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​Emma Dyke’s rowing journey - ignited at Craighead and concluded with silver in Tokyo

  • 10 May 22

Emma Dyke grew up on a dairy farm in Mayfield, Mid-Canterbury, and started rowing at Craighead Diocesan and Timaru Rowing Club in 2010 at the age of 15.

Emma first represented New Zealand at the 2013 World Rowing Junior Championships in the women’s coxless four, where the crew placed 5th. After rowing for Southern Rowing Performance Centre for one season, she was selected in the Under 23 women’s four and went on to win silver at the World Rowing U23 Championships in Varese, Italy. Just one year later Emma found herself part of the elite women’s eight. The crew won a silver medal at the 2015 World Rowing Championships and in the process made history as the first-ever women’s eight from New Zealand to qualify for the Olympic Games. A narrow 4th place in Rio didn’t slow Emma down and she continued in the boat class for the 2017 season. The crew picked up a host of World Rowing Cup medals along with a Henley Royal Regatta win and capped off a solid season with a nail-biting bronze from the World Rowing Championships in Sarasota, Florida.

In 2018 Emma was again selected in the women’s eight that placed 7th at the World Rowing Championships. This result made 2019 an important year for the New Zealand women’s eight, who came back to the international circuit with a point to prove. Another reshuffle of seats put Emma into two seat of the most successful women’s eight New Zealand has ever produced, with wins at World Rowing Cup III, Henley and, for the very first time, at the World Rowing Championships.

Following on from this successful 2019 campaign, Emma was named in the women’s eight, alongside Ella Greenslade, Lucy Spoors, Kelsey Bevan, Grace Prendergast, Kerri Gowler, Beth Ross, Jackie Gowler, and Caleb Shepherd (cox) to compete at the 2020 Tokyo Olympic Games. The crew continued their success by bringing home a silver Olympic medal and cementing themselves as some of the most dominant sweep rowers in the world.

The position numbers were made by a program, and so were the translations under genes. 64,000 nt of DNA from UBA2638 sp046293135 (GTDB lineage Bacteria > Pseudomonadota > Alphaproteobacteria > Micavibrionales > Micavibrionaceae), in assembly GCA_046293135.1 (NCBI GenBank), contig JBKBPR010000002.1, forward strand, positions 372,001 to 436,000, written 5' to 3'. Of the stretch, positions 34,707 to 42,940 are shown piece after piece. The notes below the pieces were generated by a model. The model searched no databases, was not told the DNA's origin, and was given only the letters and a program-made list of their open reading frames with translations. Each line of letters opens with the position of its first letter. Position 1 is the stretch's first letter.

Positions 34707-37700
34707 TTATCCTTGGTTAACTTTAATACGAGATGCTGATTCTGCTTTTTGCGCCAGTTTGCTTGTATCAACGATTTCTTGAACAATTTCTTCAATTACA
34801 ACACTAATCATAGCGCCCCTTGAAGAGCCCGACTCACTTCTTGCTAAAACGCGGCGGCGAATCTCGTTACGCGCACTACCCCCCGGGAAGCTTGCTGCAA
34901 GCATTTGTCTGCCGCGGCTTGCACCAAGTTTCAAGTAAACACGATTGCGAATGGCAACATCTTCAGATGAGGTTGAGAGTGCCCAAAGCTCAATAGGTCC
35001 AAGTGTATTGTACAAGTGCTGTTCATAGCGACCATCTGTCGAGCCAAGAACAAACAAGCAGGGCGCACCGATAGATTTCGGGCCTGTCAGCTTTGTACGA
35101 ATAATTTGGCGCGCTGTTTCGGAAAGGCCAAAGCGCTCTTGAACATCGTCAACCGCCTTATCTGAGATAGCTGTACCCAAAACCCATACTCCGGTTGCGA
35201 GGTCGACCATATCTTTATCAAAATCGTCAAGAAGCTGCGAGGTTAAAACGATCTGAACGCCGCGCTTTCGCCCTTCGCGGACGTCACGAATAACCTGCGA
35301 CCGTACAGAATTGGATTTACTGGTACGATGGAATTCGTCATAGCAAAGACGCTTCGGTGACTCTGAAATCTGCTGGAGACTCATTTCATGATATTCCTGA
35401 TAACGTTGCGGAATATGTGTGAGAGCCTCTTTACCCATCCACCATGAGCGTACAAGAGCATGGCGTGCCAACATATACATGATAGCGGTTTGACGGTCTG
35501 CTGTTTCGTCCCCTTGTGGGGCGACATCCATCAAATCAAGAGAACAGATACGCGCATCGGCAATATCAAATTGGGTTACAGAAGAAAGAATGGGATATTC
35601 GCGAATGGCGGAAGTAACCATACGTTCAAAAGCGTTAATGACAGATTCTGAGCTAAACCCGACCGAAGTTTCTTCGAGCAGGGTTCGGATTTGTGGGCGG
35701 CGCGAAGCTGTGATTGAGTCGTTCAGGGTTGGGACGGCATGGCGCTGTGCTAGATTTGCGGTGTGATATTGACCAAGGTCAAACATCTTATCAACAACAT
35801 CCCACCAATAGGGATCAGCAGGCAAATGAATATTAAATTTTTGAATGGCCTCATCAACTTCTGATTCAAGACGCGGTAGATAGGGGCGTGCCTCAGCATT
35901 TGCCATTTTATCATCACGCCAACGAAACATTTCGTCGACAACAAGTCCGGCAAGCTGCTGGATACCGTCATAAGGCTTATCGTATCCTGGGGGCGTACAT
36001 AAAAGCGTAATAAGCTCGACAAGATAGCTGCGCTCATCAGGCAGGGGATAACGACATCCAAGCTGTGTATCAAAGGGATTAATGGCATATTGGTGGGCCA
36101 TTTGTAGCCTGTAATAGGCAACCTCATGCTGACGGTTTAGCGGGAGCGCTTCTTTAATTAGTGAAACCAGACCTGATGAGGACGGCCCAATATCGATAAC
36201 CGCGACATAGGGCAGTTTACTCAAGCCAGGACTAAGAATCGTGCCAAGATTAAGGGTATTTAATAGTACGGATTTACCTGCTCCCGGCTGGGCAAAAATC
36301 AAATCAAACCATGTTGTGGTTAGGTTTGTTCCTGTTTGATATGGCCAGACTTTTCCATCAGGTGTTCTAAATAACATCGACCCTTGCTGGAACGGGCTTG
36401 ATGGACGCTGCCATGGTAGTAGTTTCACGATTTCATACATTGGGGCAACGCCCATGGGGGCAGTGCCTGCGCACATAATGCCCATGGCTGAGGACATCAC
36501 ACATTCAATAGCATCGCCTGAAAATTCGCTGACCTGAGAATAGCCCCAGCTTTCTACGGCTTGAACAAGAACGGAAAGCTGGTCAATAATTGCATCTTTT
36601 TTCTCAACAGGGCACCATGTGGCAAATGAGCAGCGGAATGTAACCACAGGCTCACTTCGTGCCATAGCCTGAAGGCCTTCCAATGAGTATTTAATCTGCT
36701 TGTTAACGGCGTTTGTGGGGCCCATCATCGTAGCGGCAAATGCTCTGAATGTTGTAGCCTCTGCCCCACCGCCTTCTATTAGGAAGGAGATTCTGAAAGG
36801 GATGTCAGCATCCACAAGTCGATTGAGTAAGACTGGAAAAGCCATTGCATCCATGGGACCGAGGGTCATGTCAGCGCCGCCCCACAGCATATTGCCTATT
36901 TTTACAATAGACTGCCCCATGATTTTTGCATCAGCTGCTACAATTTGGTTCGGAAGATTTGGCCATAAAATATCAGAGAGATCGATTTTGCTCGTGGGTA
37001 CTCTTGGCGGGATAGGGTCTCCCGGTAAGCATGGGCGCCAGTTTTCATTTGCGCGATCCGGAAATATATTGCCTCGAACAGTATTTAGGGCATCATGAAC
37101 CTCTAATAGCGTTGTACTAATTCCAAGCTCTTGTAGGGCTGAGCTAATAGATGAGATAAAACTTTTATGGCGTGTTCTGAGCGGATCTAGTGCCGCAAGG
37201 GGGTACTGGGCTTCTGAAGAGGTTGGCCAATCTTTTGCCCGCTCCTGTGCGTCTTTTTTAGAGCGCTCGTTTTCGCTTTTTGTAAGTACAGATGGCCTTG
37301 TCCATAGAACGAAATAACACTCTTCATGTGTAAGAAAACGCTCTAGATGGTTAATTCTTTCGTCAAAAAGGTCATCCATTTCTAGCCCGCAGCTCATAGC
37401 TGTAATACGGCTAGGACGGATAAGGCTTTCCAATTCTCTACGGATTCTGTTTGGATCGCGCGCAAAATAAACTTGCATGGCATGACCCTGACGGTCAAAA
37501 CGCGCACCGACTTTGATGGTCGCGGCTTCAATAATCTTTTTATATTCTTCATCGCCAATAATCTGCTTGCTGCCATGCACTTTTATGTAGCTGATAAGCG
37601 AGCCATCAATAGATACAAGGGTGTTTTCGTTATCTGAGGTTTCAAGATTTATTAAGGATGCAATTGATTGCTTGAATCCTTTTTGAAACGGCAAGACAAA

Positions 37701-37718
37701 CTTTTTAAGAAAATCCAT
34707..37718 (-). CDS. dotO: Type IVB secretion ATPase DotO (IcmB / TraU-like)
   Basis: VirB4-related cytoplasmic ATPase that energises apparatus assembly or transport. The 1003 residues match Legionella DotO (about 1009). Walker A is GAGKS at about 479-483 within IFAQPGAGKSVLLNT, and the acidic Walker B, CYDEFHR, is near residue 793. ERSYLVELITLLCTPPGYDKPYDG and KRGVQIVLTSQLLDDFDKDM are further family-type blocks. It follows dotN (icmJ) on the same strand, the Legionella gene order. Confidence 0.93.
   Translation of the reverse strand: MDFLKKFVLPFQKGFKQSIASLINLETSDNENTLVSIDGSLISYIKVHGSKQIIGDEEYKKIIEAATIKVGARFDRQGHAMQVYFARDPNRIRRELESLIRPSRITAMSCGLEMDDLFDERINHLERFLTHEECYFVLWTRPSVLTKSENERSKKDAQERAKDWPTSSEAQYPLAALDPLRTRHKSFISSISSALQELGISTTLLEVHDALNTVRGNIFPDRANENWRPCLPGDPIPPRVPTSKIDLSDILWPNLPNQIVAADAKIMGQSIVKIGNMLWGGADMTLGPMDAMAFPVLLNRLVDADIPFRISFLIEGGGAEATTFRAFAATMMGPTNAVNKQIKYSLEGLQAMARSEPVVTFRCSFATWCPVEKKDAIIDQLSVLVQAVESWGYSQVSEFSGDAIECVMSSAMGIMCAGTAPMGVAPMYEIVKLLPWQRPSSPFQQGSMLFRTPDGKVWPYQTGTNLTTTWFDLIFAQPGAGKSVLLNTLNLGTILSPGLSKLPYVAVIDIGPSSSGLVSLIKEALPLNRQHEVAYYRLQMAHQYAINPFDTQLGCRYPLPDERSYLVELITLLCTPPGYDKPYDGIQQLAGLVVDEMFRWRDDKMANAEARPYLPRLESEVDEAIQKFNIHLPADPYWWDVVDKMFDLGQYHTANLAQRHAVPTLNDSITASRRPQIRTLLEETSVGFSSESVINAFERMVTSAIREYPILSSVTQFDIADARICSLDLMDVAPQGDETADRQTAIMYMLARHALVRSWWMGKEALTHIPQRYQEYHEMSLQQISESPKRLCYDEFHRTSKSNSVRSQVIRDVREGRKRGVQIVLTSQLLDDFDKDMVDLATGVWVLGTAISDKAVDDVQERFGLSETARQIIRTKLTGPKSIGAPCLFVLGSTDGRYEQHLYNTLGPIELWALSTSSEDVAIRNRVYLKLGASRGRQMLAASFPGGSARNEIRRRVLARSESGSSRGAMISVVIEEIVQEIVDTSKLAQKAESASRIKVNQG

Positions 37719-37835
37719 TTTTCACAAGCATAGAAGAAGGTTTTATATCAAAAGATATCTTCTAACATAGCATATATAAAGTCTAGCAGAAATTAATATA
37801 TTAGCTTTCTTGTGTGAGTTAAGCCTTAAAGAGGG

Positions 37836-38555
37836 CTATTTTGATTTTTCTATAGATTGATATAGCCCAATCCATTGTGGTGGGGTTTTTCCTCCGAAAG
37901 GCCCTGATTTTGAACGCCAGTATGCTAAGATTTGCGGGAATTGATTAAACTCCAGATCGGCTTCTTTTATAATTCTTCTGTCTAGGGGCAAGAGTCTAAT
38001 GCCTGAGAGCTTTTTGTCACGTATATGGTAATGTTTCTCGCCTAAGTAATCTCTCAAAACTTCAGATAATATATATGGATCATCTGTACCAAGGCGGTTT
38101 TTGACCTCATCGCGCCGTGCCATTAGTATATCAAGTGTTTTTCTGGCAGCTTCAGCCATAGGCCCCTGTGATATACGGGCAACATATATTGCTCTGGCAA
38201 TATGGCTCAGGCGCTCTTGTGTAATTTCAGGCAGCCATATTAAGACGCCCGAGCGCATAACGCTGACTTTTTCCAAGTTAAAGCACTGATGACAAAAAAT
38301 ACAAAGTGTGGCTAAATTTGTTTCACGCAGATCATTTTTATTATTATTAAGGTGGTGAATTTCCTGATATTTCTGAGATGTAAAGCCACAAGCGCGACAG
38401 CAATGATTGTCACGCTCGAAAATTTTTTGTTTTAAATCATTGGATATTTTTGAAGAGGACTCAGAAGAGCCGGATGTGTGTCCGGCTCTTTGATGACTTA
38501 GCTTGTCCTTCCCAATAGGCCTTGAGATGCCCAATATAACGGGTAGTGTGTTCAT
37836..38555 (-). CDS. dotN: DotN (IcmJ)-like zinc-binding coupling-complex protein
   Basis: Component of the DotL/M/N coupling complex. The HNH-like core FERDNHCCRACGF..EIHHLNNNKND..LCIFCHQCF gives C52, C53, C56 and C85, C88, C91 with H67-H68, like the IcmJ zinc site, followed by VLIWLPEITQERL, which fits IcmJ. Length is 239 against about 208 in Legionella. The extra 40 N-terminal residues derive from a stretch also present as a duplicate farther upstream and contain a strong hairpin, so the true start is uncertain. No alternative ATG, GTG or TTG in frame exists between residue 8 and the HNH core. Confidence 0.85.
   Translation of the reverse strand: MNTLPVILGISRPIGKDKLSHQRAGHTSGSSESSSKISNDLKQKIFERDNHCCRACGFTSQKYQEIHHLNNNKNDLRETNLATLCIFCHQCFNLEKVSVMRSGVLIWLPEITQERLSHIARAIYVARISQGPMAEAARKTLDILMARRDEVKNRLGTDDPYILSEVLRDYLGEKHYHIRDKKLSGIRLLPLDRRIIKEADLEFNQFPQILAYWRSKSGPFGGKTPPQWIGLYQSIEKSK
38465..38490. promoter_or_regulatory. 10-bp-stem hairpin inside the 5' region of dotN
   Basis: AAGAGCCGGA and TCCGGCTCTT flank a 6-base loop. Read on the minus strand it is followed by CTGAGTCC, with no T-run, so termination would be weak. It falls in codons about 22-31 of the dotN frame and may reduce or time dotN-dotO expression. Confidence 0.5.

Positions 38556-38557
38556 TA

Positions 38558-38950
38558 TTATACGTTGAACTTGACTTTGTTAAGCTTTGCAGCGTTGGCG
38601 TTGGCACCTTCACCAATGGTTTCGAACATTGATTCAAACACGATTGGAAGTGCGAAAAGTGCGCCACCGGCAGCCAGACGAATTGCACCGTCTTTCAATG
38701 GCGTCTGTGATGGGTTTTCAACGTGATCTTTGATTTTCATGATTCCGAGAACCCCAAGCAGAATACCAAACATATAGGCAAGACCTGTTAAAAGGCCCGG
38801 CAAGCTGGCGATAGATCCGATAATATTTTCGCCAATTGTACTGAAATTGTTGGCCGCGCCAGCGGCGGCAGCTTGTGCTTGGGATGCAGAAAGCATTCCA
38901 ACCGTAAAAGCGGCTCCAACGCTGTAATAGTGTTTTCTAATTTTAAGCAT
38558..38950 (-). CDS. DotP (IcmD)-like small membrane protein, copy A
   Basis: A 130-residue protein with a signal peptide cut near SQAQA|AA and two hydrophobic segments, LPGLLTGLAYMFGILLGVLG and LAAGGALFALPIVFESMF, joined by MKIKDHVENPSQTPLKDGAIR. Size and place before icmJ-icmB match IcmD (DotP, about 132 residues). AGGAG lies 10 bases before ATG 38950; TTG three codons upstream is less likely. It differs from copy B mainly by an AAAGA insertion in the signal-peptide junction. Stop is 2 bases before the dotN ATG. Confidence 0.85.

Dean Milne, who has been coaching rowing at Craighead Diocesan for the past 22 years, said Dyke "is an amazing success story’’. "She was a very hard worker and I use her as an example even today when I talk to the junior rowers. She worked hard towards it and got it [an Olympic medal].” Dean said it was "an amazing effort from Emma and the team" who were 0.91 seconds from gold in Tokyo.

Joy and Brian Hutchins Emma’s grandparents watched the Tokyo race from Timaru, they have followed their grand-daughter's accomplishments closely over the years. In other years Jo and Brian were in the grandstands watching her compete in World Cups and other events all around the globe, but for 2021 - Dyke's second Olympic bid - they were limited to being "armchair spectators" due to Covid. The Hutchins took what they could get though, and they couldn’t have been prouder of Emma and the achievement.

Craighead Diocesan’s principal, Lindy Graham, expressed how proud she is of Emma and all that she has achieved throughout her rowing career, showing incredible commitment and resilience. Lindy added that Emma, who finished schooling at Craighead in 2013, still has a strong association with the school and has visited the campus to motivate the youngsters and upcoming rowers.

“We followed Emma progressing from the NZ Juniors through to Tokyo, we have all been her biggest supporters. I feel very honoured knowing I played a small part in her very successful rowing career. Emma knows she will always be welcomed at Craighead whenever she is back in town, and I congratulate for all her success and wish well for her future.”

Vera Bucsu from Laszlo Boats NZ and @artofrowing has loved working with Emma over the years as a photographer/artist. “Emma has been one of the rowers I have photographed the most – mostly because she has always been open to exploring new visual ideas. Working with and around elite athletes has always filled me with a sense of awe. It can sometimes be a bit intimidating, but from day one she welcomed and encouraged me into their world, and always with a big smile. I believe that every artist needs a muse. Emma has become mine.”

It was an emotional decision for Emma to step away from rowing, “I have lived and breathed rowing for the past 9 years, however I know it is the right time for me to start something new.”

Emma is grateful for all the support she has had over the years, “Thank you to everyone that has made the last 9 years such great ones.”